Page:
Over the last decade, workflows on high-performance computing (HPC) systems have greatly diversified, often blending AI/ML processing with traditional HPC. In response, a wide variety of specialized HPC computer systems (cluster nodes) have been designed and used to address specific application and framework performance optimization. Queues differentially targeting these systems allow each user to instruct the batch scheduler to dispatch jobs to hardware matched closely to their application’s computational requirements. High memory nodes, nodes with one or more accelerators, nodes supporting a high-performance parallel filesystem, interactive nodes, and hosts designed to support containerized or virtualized workflows are just a few examples of specialized node groups developed for HPC. Nodes might also be grouped in queues by the way they are interconnected.
The density and traffic requirements of the interconnected systems in a datacenter hosting an HPC cluster require topologies like the spine/leaf architecture, as shown in Figure 1. This picture becomes even more complex if HPC systems grow beyond the capacity of a single location and are distributed among multiple buildings or data centers. Traffic patterns involving inter-process communication, interactive access, shared filesystem I/O, and service traffic like NTP, DNS, and DHCP, some of which exhibit strong latency sensitivity, would otherwise have to compete for available bandwidth. Connectivity using the spine/leaf architecture address this problem by enabling routing algorithms that can provide a unique and unfettered path for any node-to-node communication.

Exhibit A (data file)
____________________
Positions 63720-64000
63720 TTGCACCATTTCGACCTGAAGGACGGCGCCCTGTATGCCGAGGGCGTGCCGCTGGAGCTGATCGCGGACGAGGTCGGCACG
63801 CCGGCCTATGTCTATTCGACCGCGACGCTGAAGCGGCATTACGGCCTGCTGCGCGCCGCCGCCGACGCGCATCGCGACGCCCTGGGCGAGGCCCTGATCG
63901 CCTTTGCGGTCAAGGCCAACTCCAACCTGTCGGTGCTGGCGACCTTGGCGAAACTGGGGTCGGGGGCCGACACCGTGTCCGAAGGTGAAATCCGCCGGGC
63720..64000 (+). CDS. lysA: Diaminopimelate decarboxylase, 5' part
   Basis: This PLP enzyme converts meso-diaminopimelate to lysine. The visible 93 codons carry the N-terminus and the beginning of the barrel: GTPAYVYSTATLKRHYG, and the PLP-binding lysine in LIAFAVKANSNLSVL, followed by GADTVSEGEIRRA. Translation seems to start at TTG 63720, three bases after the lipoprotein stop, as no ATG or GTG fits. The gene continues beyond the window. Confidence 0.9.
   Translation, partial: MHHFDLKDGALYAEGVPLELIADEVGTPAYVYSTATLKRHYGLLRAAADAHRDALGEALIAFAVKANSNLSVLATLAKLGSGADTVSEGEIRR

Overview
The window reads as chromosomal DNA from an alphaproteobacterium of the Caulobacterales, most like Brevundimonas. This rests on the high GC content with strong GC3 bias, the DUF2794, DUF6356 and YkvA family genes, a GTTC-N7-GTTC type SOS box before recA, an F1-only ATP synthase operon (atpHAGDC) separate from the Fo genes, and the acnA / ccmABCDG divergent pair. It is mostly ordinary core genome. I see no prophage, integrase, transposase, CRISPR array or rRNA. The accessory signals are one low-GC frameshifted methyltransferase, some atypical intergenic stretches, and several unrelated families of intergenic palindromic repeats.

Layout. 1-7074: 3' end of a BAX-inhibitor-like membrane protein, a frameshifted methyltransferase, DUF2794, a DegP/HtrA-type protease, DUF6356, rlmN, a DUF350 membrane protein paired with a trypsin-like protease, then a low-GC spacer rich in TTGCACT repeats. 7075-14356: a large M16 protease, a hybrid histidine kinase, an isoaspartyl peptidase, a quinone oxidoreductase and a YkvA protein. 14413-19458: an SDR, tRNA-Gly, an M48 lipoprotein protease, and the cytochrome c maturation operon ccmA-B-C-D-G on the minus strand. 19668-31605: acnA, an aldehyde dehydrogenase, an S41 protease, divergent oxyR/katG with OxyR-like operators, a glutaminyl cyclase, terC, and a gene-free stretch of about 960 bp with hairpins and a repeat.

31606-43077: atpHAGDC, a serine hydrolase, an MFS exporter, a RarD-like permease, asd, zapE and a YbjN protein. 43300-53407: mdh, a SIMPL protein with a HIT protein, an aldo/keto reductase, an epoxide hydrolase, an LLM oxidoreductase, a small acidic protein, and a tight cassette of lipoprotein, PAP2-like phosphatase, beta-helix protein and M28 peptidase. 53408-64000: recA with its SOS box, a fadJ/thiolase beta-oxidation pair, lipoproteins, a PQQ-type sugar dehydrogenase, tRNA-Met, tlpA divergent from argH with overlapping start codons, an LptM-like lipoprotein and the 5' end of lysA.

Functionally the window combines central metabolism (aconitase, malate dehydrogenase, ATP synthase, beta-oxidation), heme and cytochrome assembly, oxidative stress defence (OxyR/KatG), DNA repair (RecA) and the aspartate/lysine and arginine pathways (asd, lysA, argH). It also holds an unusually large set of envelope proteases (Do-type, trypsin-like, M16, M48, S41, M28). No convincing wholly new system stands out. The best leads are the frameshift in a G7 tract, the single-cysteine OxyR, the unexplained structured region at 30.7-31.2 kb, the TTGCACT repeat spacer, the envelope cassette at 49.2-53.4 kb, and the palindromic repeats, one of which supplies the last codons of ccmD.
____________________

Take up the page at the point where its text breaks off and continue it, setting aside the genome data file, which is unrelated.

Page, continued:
Figure 1: Fabric topologies
HPC is now further evolving from nearly exclusively purpose-built on-premise infrastructure to hybrid or even fully cloud-resident architectures. The high cost of building, operating, and maintaining infrastructure to host dedicated HPC has challenged many government labs, companies, and universities to rethink the strategy of purpose-built HPC over the last couple of decades. Instead of purchasing the space, racks, power, cooling, data storage, servers and networking required to build on-premise HPC clusters, not to mention the staff and expense to maintain, and update these systems, all but the largest HPC practitioners are moving to a more usage-based model from cloud providers who offer HPC services. These changes have spurred a refocused investment in the internet connectivity and bandwidth needed to enable cloud bursting, data migration, and interactivity on cloud-resident infrastructure. This creates new challenges for developers who work to establish custom environments in which to develop and run application frameworks, often engendering complex software version interdependencies. The use of containerization has helped to isolate a lot of these software and library dependencies, making cloud migration simpler due to relaxed host image constraints.